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Discussion Starter · #1 ·
I read another thread about the effects of purchasing a lighter flywheel and stock and recall MD saying that a lighter flywheel leads to "motorcycle" like climbing through the RPM's. As I understand it, this quick increase also means that they will drop just as fast. So, to stay in the powerband, one must shift really quickly in order to minimize the RPM drop.

Out of sheer curiosity, would a heavier flywheel mean that the RPM's would drop slower when shifting so that you could maintain optimal powerband location when the car is put into the next gear? If yes, I realize that while this could be a benefit, it would take longer initially to get to the higher RPM's and powerband.

I hope I haven't made any incorrenct assumptions, but correct me if I'm wrong.

Thanks,

Brian
 

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When you shift you will still land at the same RPMs reguardless of your flywheel. Your gear ratios are what determines your RPM changes as you go through the gears.

The RPMs will drop faster with a lightweight flywheel but not so much to where the engine is playing catchup with the transmission on the shift. Just don't granny shift and you won't have a problem.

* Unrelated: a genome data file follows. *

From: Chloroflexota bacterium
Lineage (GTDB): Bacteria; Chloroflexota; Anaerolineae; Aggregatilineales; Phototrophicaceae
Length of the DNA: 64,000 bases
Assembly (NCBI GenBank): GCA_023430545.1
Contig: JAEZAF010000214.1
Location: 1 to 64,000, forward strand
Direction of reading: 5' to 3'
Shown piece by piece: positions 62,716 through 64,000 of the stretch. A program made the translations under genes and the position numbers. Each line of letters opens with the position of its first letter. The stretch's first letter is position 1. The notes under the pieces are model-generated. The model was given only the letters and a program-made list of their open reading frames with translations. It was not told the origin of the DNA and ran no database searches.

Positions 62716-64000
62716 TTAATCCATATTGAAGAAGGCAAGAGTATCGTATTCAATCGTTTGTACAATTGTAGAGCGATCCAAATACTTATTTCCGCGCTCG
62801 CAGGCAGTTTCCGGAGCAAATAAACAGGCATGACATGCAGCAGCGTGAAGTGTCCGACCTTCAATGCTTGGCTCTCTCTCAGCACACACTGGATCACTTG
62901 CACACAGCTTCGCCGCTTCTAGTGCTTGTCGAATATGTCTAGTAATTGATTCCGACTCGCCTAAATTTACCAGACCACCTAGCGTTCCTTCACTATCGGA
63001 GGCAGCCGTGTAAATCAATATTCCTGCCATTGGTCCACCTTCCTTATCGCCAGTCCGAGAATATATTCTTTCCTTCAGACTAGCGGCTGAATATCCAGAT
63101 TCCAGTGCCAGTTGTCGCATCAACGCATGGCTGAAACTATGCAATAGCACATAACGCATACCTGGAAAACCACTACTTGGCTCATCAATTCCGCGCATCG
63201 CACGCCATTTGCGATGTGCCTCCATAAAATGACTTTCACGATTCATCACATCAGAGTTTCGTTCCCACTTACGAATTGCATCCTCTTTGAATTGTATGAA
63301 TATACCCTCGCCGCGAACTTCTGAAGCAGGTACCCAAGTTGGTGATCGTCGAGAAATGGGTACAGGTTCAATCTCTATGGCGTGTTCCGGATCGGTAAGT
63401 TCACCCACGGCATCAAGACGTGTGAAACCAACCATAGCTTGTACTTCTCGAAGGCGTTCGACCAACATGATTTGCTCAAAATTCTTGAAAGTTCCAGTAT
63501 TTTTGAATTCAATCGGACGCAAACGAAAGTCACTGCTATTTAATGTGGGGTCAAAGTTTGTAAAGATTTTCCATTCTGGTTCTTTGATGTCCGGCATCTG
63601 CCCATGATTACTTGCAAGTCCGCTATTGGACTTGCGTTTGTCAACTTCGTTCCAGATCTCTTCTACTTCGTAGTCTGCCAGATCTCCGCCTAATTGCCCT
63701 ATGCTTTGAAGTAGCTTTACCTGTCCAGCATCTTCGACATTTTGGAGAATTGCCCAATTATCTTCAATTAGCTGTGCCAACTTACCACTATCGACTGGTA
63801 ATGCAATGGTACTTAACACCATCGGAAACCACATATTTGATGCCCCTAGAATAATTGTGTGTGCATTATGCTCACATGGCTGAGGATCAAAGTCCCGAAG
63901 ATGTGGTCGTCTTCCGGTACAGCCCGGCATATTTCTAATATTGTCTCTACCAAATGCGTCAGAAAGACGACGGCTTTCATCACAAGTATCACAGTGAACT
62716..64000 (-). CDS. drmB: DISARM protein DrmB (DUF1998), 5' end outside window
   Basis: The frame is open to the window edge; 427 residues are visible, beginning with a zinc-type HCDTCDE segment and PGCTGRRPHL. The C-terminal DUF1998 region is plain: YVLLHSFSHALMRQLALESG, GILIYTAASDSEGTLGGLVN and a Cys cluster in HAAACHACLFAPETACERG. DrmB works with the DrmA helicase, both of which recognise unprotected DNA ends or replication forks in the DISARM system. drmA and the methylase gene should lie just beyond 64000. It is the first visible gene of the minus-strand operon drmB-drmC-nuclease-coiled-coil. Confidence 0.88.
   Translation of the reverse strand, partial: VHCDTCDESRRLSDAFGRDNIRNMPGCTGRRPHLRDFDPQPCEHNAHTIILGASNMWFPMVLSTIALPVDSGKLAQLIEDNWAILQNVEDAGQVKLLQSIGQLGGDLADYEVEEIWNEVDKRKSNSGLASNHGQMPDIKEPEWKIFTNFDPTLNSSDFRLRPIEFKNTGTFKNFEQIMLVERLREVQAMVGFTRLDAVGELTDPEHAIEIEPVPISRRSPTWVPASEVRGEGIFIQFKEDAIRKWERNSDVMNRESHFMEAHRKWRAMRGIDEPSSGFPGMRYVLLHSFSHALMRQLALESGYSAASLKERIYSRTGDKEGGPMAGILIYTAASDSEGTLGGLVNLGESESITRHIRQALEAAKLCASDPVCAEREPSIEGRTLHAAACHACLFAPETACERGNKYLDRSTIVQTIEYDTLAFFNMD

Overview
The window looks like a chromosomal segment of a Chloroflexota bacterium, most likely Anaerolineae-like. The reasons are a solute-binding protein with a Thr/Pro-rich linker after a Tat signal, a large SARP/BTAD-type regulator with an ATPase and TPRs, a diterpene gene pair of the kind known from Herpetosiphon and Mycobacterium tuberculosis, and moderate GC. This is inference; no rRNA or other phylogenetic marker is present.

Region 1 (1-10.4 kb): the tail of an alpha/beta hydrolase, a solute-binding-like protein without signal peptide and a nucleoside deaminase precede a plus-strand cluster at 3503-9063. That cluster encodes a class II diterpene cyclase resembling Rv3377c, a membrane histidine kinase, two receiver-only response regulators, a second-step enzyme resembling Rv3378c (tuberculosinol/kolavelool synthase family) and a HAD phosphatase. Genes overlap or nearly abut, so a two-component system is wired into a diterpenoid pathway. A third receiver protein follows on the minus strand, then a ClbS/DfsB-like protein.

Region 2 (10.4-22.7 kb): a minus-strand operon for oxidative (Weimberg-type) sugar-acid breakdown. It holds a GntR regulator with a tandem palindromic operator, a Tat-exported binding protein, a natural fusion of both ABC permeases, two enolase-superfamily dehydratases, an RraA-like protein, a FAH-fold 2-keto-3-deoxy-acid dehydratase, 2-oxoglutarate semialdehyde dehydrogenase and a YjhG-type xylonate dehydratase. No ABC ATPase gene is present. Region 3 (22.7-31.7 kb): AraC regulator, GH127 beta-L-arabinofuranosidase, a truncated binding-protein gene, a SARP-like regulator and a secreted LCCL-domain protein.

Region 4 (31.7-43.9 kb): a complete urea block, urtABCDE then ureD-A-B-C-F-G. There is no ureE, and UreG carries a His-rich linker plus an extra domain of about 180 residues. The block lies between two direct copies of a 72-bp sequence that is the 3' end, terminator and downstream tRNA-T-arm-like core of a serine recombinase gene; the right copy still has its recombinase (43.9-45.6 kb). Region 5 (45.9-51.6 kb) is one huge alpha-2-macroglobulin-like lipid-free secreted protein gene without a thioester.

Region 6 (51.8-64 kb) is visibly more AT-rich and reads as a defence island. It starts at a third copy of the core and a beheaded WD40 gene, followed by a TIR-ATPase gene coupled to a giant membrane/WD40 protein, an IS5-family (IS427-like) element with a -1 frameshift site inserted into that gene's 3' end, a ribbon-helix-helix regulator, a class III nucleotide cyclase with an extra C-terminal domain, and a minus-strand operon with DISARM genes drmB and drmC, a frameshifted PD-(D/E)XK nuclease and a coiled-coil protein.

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Discussion Starter · #3 ·
In other words, I overestimated the effect that a lighter or heavier flywheel would have on the RPM drop when the clutch is depressed?

Just want to make sure.
 

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It does drop much faster that's for sure. But so fast to where it drops further than the next gear's targeted RPM? Not unless you shift VERY casually.

If you want to maintain optimal powerband location shorten your gear ratios, the flywheel doesn't have any effect on that.
 
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